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AG said to consider the bill legally defensible

Justice minister details bill that would block Netanyahu from forming government

Gideon Sa’ar’s proposal would prevent any MK indicted of serious crime from becoming PM; Shaked opposes the legislation; Bennett silent

Prime Minister Benjamin Netanyahu (left) and New Hope leader Gideon Sa'ar (right). (Flash90)
Benjamin Netanyahu (L) and Gideon Sa'ar. (Flash90)

Justice Minister Gideon Sa’ar on Tuesday released the text of a bill that would bar a lawmaker charged with a serious crime from becoming prime minister, which if approved would prevent former premier Benjamin Netanyahu from returning to power.

The proposed amendment to Israel’s semi-constitutional Basic Laws would block any Knesset member indicted for a crime that includes a minimum sentence of three years and moral turpitude from being tasked by the president with forming a government.

Such a MK could also not be included in a vote of confidence in a new government or become alternative prime minister, a position created for the previous power-sharing government between Netanyahu and Benny Gantz and carried over to the current one between Naftali Bennett and Yair Lapid.

The bill leaves some leeway — with the head of the Central Elections Committee able to waive the restriction in certain circumstances.

The proposed law, if approved, would take effect after the next elections when a new Knesset is sworn in.

“We must prepare better governance regulations for the future, which fortify Israel’s values,” Sa’ar said in a statement. “We are obligated to prevent a return of the situation Israel experienced recently.”

Then-prime minister Benjamin Netanyahu seen as he arrives for a court hearing at the District Court in Jerusalem, on April 5, 2021. (Oren Ben Hakoon/Pool)

The statement did not name Netanyahu, who would be banned from forming a government if the proposal is passed into law. Netanyahu, now opposition leader, is on trial for fraud and breach of trust in three corruption cases, as well as bribery in one of them. He denies any wrongdoing.

A public servant convicted of fraud and breach of trust faces a minimum prison sentence of three years, while one convicted of bribery faces 10 years in prison or a fine.

The Haaretz newspaper reported that Attorney General Avichai Mandelblit supported the legislation. Channel 12 news reported, rather, that Mandelblit considers the bill to be legally legitimate and defensible in any future challenge at the Supreme Court.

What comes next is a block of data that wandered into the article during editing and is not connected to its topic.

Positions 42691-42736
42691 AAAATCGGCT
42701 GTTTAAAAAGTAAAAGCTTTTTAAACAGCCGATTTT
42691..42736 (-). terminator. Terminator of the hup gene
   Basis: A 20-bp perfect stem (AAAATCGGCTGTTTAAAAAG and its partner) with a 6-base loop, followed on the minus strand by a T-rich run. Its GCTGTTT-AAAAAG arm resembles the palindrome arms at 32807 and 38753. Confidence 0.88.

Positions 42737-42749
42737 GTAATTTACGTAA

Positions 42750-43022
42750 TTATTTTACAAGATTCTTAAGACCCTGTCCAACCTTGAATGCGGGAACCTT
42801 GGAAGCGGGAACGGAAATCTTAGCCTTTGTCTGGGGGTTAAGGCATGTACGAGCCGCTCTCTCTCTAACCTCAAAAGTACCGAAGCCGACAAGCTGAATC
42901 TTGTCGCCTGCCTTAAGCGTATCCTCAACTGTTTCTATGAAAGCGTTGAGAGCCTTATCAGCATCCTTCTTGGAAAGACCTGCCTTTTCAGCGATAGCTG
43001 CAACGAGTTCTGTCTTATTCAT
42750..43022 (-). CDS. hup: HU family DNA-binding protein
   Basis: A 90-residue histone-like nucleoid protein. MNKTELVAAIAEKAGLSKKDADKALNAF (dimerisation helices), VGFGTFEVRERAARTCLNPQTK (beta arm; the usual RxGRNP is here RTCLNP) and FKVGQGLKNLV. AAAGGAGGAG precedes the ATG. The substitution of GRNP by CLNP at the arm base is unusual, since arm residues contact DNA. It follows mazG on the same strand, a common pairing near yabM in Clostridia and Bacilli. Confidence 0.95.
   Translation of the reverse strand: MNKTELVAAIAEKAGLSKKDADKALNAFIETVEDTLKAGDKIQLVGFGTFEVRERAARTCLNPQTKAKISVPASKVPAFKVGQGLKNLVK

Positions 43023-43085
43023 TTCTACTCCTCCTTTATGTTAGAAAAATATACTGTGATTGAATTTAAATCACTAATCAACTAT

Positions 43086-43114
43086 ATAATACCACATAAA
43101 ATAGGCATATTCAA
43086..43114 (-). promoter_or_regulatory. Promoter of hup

Netanyahu’s Likud party denounced the proposal.

“Sa’ar, who is scraping the bottom of the electoral threshold in all polls, is proposing an anti-democratic law in the style of Iran, which seeks to rule out the person supported by millions of citizens… embarrassing,” it said in a statement.

According to the Walla news site, Sa’ar was not expected to begin advancing the bill before the proposal of a state budget, which the coalition must approve by November 14. If the budget is not passed, the Knesset will automatically dissolve and new elections will be called.

However, it was unclear if the bill will have sufficient support to advance. Hebrew media reports said Interior Minister Ayelet Shaked and MK Nir Orbach — both members of Bennett’s Yamina party — oppose the bill. The coalition’s Islamist Ra’am party also reportedly has unspecified reservations about the proposal.

Shaked on Wednesday confirmed she opposes the legislation.

Interior Minister Ayelet Shaked (left) and Prime Minister Naftali Bennett at the Knesset, on October 11, 2021. (Yonatan Sindel/Flash90)

Bennett, who has previously signaled he would oppose such a law, has not publicly commented on the proposal, but the Kan public broadcaster reported the premier gave Sa’ar “the green light” to go ahead with releasing the details of the bill.

A member of Sa’ar’s New Hope party has also submitted a bill that would require a prime minister to resign if indicted.

Earlier this month, Sa’ar released a legislative memo for a bill that would limit premiers from serving more than eight years in total, though it would not apply retroactively and thus not prevent Netanyahu from again becoming prime minister.

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